A single message is a transmission of, if defined, a command word, a status word, and data words. In the case of RT to RT transmission, two command words, two status words, and data words are included in the message. The figure below describes the word formats used in the bus protocol.
Command word: A Command Word format uses the first 5 bits of the Remote Terminal address (0 to 31). The sixth bit would be 0 for receiving and 1 for transmitting. The subaddress/mode code bits are indicated by the next 5 bits. If this field is either 00000B or 11111B, the Mode Code Command is the command.
In the subsystem, all other bits direct the data to specific functions. The Word Count or Mode Code to be carried out is determined by the next 5 bits. If this field is 00000B or 1111B, the mode code to be executed is specified by the field. If it isn’t, the field determines the number of data words (depending on the T/R bit) be transmitted or received. The last bit is word parity. Only odd parity is used.
Data word: The data is transmitted in a message and is stored in a data phrase. Data sync is used in the first 3 bit times, which is opposite to that used for a command or status phrase. Data words can be sent either through a remote terminal (transmit command) or through a bus controller (receive command). The reference point would be the remote terminal.
However, the designer needs the next 16 bits to be included. The only standard requirement is that first, it is appropriate to transmit the most important bit. The last bit is an odd parity bit.
Status word: By transmitting a status word, a remote terminal answers to a valid message. The status word informs the bus controller whether a message has been received correctly or not and what the terminal’s condition is. After receiving a correct command phrase, the status word is deleted. The bits are set again after the status word is cleared if the conditions that set the bits initially still apply.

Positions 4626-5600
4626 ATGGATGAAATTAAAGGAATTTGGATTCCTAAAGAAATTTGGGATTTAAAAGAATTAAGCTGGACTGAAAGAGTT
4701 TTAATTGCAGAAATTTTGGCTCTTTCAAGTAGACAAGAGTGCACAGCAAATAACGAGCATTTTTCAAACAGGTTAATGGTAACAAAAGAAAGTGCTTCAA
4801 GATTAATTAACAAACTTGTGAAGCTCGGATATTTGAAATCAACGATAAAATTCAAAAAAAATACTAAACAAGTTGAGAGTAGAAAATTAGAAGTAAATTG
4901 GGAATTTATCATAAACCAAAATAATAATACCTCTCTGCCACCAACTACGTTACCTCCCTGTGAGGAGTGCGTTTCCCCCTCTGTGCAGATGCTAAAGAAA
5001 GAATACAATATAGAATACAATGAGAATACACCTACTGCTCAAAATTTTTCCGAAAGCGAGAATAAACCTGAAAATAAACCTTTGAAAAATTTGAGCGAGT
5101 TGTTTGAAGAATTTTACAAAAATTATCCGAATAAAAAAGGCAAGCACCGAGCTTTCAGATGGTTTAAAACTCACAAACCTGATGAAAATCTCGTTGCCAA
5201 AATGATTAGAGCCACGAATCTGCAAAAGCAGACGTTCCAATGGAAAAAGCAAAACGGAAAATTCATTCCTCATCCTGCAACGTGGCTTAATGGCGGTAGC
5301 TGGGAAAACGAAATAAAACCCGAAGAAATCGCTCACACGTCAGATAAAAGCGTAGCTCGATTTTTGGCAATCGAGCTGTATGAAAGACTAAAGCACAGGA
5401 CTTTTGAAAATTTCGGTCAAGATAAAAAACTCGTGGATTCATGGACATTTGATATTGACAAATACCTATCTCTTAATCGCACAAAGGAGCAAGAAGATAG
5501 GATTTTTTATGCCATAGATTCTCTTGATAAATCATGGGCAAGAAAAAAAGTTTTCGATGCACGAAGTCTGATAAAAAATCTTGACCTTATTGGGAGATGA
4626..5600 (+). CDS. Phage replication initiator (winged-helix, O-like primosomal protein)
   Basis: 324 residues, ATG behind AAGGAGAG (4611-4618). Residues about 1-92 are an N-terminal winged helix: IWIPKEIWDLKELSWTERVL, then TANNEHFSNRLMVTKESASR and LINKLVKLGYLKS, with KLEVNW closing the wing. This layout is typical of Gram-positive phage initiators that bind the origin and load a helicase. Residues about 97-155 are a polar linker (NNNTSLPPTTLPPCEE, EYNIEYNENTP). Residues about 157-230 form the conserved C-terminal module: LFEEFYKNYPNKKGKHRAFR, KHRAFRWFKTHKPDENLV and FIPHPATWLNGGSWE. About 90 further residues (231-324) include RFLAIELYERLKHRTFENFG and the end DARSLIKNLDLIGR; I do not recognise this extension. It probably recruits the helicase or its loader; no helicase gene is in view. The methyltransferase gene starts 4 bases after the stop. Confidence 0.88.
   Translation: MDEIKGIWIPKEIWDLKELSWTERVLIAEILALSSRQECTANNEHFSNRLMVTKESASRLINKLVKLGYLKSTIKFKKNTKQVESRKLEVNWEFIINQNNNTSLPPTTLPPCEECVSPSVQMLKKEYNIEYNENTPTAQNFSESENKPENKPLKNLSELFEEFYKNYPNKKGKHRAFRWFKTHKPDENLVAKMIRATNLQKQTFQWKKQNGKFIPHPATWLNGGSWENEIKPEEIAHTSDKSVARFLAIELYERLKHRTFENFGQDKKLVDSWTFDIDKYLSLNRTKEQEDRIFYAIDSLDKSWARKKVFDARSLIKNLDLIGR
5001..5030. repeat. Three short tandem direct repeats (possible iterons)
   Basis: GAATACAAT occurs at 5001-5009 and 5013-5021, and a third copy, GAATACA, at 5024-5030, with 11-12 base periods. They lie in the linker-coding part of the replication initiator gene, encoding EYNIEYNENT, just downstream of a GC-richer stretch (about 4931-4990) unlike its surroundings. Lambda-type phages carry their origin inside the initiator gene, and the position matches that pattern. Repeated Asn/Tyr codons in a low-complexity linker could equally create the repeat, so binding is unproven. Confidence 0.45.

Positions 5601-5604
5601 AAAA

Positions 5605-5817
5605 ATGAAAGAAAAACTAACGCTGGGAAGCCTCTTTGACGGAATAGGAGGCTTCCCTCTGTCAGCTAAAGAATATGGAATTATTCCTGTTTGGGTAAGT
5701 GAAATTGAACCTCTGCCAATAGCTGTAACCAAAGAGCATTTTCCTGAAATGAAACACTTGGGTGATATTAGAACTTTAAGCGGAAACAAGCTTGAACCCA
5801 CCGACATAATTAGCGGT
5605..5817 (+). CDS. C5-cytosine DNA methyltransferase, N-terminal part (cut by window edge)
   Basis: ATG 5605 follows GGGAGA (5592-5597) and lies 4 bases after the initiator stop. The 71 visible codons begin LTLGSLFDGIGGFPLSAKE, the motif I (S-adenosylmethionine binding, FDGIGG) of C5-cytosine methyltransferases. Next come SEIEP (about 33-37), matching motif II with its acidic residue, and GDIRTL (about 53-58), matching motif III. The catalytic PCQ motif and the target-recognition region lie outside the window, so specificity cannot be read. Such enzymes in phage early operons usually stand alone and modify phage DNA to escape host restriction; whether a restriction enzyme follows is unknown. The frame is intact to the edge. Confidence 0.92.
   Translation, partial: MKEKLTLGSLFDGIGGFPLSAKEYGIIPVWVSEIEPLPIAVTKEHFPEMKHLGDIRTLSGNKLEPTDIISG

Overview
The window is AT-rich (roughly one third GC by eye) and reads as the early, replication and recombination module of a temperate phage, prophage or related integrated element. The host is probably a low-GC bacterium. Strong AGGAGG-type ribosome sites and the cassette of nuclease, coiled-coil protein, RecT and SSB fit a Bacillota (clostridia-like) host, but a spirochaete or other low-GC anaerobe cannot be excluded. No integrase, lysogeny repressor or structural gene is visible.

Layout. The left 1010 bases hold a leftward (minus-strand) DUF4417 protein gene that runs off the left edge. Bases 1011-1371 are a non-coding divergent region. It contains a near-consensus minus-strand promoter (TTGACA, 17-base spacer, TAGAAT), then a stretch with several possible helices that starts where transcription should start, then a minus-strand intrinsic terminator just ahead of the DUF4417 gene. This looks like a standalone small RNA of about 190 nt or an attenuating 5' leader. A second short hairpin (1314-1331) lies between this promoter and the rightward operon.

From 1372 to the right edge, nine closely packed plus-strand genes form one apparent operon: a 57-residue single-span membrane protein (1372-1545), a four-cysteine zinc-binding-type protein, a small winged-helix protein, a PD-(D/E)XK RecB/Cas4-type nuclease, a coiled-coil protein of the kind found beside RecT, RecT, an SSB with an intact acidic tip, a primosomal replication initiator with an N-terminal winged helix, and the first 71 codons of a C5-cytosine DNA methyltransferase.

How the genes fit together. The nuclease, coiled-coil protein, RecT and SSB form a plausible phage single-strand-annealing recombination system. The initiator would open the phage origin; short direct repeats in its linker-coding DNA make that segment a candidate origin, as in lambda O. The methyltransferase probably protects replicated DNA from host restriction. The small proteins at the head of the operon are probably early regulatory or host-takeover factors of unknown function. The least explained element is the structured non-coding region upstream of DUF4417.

If the data detects an error, the Message Error bit is set and the status word transmission is suppressed. Any time a broadcast message is received, the transmission of the status word is also suppressed.
The terminal assigned the task of initiating information transfers on the data bus. There can only be one bus controller operating at a given time. There can be three types of Bus Controllers as described in the below table:
|Word Controller||Process 1 word at a time; hardly used in the recent years|
|Message Controller||Process 1 message at a time; communicate with the device when a message is complete or an error occurs.|
|Frame Controller||Process multiple message defined sequentially; interrupts the device only when the message stream is completed or an error has been found|
A Bus Monitor (BM) doesn’t send data over the data bus. Its primary purpose is to track and record bus transactions without interfering with the Bus Controller or the Remote Terminal’s (RT) operations. These bus transactions can then be saved for off-line review later. A bus monitor can be configured to record particular subsets of the bus’s messages. It can also be programmed as a backup bus controller, ready to take over in the event of a malfunction. The figure below shows a block diagram of the Mil-STD-1553B BC/RT/MT with PCI interface IP Core for a FPGA.
While the data rates of 1 Mbps may appear to be pedestrianized in the world, modern aircraft are yet to meet many data communication needs with more than sufficient 1 Mbps. The MIL-STD-1553B cores in conjunction with FPGAs are the flexible solution for integration into smaller, lower power, smaller weight, and more reliable systems on a chip of discrete circuits and long lead ASICs.
MIL-STD-1553B has advanced and is widely used in non-industrial, space-based applications to become the prevalent, globally recognized data bus standard for many military platforms. The Air Force, Navy, Army, and space agencies of nations around the globe have adopted MIL-STD1553B. Platforms other than aircraft that use 1553 include, to name a few, tanks, warships, missiles, satellites, and the International Space Station. 1553 is also used in many field-based support roles, such as test equipment, equipment for ground support, simulators, and trainers. There are more to discuss on this topic such as the hardware characteristics, connectors, and tools used, etc, and will be covered in upcoming articles.